Mass Transit Accounting ?>

Mass Transit Accounting

Before you complain about the cost of a ticket on NJTransit, understand that your ticket covers only a quarter of the cost of providing you the service.  Complain if you will that the train is late or dirty or the bus driver is rude.  The fact is that someone else kicks in three bucks for every dollar you spend.

Businesses account differently for spending on land and factories, things that last a while (capital spending) and on supplies, salaries, and electricity, stuff that is used up this year (operational expenses).  The federal government makes no distinction between the two as it spends money.  Money spend on highways is the same as money spend on salaries for the Department of Transportation.  Whether this is the right way to account for government spending is the topic for another discussion.

In business a capital expense is spread over a few years.  A new factory tool costs $10 million this year.  That’s money out of pocket.  It will last ten years, during which time it might cost $200,000 per year to maintain it.  The company recognizes expenses each year of $1.2 million, $1 million in depreciation and $200,000 in maintenance.  It is to the company’s benefit to maintain the machine.  A well-kept machine might be productive for twenty or thirty years.  It may cost more to maintain a machine in later years.  Each year the company will evaluate whether it is better to spend more on maintenance or to buy a new machine.  You probably do this with your automobile.  When it starts spending too much time in the shop, it’s time to replace it.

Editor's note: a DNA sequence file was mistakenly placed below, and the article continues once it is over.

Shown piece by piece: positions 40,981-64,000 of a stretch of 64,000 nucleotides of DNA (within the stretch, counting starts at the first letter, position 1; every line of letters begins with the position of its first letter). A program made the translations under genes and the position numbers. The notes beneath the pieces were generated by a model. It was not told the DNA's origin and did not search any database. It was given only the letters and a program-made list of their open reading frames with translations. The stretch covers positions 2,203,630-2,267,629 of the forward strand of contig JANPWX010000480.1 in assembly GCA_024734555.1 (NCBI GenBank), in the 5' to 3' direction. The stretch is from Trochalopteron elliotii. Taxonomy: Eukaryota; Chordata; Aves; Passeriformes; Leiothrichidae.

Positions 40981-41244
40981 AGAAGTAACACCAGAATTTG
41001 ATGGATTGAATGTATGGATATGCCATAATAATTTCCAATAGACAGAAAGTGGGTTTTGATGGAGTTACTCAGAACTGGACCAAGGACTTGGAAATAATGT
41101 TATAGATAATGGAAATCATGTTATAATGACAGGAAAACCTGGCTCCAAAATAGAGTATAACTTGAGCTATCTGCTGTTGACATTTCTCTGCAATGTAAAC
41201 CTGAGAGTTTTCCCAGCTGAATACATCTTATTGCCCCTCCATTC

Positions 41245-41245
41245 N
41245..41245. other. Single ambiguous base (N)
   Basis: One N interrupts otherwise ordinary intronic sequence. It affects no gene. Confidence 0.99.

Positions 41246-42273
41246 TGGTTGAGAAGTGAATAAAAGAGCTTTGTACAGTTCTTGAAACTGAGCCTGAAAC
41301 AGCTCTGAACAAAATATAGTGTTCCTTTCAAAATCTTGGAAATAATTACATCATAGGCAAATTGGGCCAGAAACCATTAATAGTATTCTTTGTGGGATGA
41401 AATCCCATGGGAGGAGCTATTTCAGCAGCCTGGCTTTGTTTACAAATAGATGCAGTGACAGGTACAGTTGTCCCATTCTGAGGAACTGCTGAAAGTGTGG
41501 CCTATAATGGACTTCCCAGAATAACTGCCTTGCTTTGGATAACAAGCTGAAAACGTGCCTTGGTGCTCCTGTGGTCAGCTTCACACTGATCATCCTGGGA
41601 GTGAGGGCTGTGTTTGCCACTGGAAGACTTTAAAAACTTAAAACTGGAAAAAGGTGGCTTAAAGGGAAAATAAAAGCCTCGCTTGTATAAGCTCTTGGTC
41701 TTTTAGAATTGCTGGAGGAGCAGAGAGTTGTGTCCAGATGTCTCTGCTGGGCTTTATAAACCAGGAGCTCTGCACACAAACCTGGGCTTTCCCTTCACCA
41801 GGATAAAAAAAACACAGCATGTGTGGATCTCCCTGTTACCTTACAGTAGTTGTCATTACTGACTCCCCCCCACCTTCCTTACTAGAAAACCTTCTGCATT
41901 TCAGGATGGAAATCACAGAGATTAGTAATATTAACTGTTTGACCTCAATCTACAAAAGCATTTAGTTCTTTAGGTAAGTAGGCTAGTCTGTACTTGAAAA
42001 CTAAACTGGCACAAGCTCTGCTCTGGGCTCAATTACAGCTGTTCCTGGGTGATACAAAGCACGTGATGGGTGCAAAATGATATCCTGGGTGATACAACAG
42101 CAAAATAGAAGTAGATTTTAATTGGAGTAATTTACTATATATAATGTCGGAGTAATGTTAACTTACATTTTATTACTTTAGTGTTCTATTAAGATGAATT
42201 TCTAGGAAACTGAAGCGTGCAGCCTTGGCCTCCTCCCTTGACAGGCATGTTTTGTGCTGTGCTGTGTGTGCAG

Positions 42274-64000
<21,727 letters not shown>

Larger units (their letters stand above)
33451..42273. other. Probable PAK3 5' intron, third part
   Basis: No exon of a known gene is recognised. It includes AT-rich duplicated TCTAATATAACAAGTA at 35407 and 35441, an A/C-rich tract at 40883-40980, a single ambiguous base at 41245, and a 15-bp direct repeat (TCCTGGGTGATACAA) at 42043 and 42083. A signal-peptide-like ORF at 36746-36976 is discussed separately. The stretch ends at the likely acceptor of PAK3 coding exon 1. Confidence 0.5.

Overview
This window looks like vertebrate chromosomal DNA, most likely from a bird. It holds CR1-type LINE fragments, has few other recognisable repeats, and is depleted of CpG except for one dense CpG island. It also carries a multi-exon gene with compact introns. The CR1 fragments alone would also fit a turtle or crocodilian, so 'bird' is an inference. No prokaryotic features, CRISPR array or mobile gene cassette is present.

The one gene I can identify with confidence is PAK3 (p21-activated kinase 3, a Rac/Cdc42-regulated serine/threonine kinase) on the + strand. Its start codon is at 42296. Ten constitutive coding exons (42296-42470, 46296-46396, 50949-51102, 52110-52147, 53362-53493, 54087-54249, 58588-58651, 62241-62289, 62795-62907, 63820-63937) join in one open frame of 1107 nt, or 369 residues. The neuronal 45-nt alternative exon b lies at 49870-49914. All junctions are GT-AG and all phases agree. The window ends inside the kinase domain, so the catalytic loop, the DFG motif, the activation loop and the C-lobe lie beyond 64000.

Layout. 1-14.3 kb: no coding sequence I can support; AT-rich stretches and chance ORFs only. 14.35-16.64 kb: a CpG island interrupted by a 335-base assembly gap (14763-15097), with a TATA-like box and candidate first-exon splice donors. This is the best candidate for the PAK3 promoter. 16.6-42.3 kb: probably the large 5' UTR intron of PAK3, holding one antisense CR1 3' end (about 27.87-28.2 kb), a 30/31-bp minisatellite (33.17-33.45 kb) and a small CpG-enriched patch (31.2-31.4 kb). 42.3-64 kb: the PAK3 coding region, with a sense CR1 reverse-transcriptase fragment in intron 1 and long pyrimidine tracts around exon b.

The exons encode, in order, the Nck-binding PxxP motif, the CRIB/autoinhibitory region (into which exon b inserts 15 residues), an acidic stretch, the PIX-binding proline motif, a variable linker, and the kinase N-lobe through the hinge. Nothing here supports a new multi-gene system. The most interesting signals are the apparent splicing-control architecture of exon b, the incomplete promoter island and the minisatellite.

When the federal government gives money to local transit agencies, it asks the transit agency to act like a business as it does its accounting.  The transit agency, New Jersey Transit or Amtrak, for example, keeps track of its operational expenses in a form called the profit and loss statement and keeps track of it capital expenses in a balance sheet.  The federal government makes grants to transit agencies in two forms: operating expense subsidies and capital grants for buying new trains and busses and building or renovating tracks.

Getting two checks from the government leads to peculiar behavior.  When you know that every year you will get a check to pay for new track, stations, and trains, you have less incentive to take care of the ones you have.  That’s not to say that you’ll leave your bicycle out in the rain.  It means that you are less likely to replace the tires this year if you know you will get a whole new bike next year.  The 2016 NJTransit capital budget is $2.099 billion, three quarters of which comes from the federal government, and a quarter from the state.  None comes from fares.

NJTransit had 2015  operating costs of $2.116 billion, covering labor ($1.256 billion), fuel and other expenses.  Of that, $1.005 billion was covered by fares.  The rest was subsidies.  Fares pay only 49% of operating costs, not enough even to pay for salaries and benefits.

Yes, in short, your ticket on NJTransit covers less than a quarter of the cost to carry you.  And that’s not unusual for any mass transit system in the United States.

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